Some readers have commented that my posts of Beijing street fashion have been less frequent in recent months. Thanks to my valued collaborator in this blog, Suzy, this hasn’t brought down the number of photos appearing here by too much.
In fact, these days I spend a good portion of my time outside of Beijing and am often outside of China as well. A recent trip that I found particularly interesting was to Huaxi, in Jiangsu province. Huaxi was celebrating its 50th anniversary as a village and invited over ten-thousand people for the party.
Here is a night view from my room of the “village”. This is how I imagined Chinese cities would look when I was little.
Huaxi even bosts its own version of Tiananmen. They did not reproduce the portrait of Chairman Mao. I suggested to several locals that the architect of the Huaxi dream, Wu Renbao, ought to be on the village’s Tiananmen.
Here is an article from the Wall Street Journal blog on Huaxi’s copies of famous landmarks.
Huaxi’s Great Wall and Tiananmen have a great advantage over Beijing: they connect to each other. There is no need for long treks outside of town if you want to hit all the major sites.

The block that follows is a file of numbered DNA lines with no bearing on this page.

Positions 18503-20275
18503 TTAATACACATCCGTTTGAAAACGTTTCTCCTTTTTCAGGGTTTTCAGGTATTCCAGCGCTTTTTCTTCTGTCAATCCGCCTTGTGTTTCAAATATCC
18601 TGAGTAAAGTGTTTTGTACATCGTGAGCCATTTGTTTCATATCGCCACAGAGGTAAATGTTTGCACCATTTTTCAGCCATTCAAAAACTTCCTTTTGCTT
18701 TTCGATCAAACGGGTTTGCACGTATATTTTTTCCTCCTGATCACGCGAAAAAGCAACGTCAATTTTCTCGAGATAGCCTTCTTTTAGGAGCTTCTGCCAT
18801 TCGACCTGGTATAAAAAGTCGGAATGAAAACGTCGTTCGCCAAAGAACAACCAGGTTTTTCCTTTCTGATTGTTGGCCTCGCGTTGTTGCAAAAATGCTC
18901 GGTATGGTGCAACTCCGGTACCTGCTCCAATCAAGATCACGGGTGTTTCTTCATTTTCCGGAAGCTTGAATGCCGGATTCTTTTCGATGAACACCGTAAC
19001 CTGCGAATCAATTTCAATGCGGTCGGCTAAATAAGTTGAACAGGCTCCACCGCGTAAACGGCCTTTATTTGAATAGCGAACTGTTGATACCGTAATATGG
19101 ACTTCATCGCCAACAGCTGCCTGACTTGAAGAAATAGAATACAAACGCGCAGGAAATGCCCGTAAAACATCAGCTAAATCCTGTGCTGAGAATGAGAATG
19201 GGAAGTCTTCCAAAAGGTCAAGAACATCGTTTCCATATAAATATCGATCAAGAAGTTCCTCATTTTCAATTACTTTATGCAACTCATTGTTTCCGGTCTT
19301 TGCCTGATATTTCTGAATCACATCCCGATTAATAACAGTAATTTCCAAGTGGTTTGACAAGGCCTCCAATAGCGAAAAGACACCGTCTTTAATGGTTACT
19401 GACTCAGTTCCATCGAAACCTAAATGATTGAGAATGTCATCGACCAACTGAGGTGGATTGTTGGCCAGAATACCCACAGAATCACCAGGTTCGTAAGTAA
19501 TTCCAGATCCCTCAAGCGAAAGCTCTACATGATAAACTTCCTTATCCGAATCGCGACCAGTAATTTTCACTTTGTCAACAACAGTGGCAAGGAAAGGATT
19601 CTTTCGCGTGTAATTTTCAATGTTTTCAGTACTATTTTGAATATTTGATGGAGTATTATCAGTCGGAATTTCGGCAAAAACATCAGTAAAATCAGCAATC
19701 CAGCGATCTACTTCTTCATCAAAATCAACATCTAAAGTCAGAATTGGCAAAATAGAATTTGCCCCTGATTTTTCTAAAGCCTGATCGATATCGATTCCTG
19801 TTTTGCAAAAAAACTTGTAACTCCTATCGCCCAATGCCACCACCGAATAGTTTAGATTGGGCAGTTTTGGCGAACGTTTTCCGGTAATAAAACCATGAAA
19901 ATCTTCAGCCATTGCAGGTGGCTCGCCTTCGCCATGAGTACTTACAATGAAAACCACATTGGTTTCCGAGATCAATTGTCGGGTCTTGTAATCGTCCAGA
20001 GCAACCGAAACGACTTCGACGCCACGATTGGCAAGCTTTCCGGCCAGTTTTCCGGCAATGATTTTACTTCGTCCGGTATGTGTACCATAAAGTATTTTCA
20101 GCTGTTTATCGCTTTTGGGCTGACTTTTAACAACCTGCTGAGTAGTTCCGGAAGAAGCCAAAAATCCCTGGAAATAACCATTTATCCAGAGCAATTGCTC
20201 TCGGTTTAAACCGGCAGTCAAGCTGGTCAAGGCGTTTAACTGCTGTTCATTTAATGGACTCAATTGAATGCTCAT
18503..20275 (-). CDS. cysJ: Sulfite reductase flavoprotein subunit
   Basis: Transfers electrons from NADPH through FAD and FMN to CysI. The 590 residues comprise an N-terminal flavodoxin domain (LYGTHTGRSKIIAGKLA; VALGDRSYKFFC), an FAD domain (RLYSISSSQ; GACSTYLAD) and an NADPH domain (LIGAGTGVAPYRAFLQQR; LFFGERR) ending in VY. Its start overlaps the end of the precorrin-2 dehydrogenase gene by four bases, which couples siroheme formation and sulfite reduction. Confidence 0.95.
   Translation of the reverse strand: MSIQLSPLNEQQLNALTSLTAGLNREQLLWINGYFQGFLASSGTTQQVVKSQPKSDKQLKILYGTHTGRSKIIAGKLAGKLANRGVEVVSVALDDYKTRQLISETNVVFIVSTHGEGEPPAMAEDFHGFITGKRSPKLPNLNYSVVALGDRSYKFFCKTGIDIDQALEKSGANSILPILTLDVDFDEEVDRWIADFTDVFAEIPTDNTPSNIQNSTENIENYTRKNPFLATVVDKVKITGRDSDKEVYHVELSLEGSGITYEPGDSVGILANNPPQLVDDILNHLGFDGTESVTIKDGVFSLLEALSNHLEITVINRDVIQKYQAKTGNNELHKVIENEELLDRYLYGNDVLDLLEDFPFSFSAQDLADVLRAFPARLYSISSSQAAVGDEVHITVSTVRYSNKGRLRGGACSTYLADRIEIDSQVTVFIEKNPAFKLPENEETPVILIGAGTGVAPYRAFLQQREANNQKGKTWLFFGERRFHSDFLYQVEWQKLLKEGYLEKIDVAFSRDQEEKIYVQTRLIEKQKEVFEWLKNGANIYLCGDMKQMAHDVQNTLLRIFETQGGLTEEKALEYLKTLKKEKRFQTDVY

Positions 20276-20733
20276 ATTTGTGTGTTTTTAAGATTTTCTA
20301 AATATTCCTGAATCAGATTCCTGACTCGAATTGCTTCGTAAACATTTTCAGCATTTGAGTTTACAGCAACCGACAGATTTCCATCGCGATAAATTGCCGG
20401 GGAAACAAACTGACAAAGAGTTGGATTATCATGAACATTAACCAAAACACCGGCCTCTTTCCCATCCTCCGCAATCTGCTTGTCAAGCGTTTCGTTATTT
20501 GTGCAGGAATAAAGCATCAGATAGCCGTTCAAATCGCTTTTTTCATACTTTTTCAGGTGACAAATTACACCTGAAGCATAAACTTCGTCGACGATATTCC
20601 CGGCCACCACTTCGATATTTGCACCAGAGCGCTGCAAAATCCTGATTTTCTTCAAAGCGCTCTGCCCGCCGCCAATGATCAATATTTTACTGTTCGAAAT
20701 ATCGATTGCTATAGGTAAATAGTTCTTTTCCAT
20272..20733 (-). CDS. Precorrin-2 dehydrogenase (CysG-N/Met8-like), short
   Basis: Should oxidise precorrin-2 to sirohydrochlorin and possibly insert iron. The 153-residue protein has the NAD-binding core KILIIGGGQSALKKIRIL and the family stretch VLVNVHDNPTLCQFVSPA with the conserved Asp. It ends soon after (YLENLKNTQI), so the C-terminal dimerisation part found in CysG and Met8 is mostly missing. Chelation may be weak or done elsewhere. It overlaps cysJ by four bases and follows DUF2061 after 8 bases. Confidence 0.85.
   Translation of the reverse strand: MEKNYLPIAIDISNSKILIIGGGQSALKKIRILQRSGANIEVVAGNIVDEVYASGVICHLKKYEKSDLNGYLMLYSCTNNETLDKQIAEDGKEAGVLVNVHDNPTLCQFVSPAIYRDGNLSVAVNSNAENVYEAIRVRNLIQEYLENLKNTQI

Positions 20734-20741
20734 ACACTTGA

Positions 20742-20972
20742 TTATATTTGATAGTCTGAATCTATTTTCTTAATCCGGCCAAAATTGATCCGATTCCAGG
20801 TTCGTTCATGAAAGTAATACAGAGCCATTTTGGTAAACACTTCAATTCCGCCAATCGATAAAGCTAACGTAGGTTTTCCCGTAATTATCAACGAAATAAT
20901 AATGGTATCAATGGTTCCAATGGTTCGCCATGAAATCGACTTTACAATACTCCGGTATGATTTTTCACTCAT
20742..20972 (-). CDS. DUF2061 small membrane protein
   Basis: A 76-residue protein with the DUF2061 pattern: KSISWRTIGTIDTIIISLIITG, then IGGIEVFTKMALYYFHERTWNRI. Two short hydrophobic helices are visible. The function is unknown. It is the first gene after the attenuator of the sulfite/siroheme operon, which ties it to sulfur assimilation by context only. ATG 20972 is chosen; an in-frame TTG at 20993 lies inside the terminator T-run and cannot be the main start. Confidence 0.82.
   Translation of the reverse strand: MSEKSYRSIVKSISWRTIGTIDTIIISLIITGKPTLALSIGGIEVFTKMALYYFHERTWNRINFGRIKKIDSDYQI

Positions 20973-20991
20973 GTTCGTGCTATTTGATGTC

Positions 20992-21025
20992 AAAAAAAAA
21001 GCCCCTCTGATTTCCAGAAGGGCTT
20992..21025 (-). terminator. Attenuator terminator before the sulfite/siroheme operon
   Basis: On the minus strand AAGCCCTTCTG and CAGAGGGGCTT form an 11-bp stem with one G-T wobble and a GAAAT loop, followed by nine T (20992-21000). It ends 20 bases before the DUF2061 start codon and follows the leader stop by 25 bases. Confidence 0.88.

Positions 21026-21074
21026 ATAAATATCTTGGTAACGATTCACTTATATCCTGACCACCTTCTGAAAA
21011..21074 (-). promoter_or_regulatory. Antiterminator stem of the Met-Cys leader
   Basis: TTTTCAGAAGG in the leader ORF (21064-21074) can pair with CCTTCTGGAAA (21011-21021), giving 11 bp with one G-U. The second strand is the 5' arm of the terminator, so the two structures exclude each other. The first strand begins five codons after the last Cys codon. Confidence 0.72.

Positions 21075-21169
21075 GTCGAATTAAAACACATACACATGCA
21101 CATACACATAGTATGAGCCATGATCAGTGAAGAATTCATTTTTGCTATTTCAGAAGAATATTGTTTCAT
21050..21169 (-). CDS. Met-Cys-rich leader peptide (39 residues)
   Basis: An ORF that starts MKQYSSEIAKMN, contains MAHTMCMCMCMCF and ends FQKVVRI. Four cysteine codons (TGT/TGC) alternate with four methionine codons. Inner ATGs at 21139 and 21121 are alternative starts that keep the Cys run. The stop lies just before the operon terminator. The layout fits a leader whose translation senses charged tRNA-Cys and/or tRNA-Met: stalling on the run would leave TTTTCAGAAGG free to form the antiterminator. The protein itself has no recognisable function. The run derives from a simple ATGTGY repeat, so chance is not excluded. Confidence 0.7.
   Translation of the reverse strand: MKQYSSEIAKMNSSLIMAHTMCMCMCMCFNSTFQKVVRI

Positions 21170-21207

This replica of the Arc de Triomphe was not far from a structure that seemed like a cross between the White House, US Capital Building, and Statue of Liberty that I unfortunately was unable to photograph.
I think this actually works rather nicely in a way. Its good to be open to inspiration from all corners, I suppose.
The centerpiece of Huaxi is a just-completed 328 meter high-rise. Here is more from the Guardian on the new high-rise. Writer John Watts mentions that this building is taller than any structure in Europe. It is also taller than the structures in all US cities aside from New York and Chicago.
There are five different clubs in the high-rise named for the traditional Chinese elements – gold, wood, water, fire and earth – each with its own statue of a bull. The gold club has a one ton bull made of solid gold.
It is quite realistic.
Huaxi people all live in Villas like this. They are quite impressive with high-ceilings and expensive furniture. One kind of amusing thing is that the residents all hang their drying laundry, including underwear, in the entryways for all to see. This was unsurprisingly explained as the traditional way of doing things, but it does seem somewhat at odds with all of the ostentation.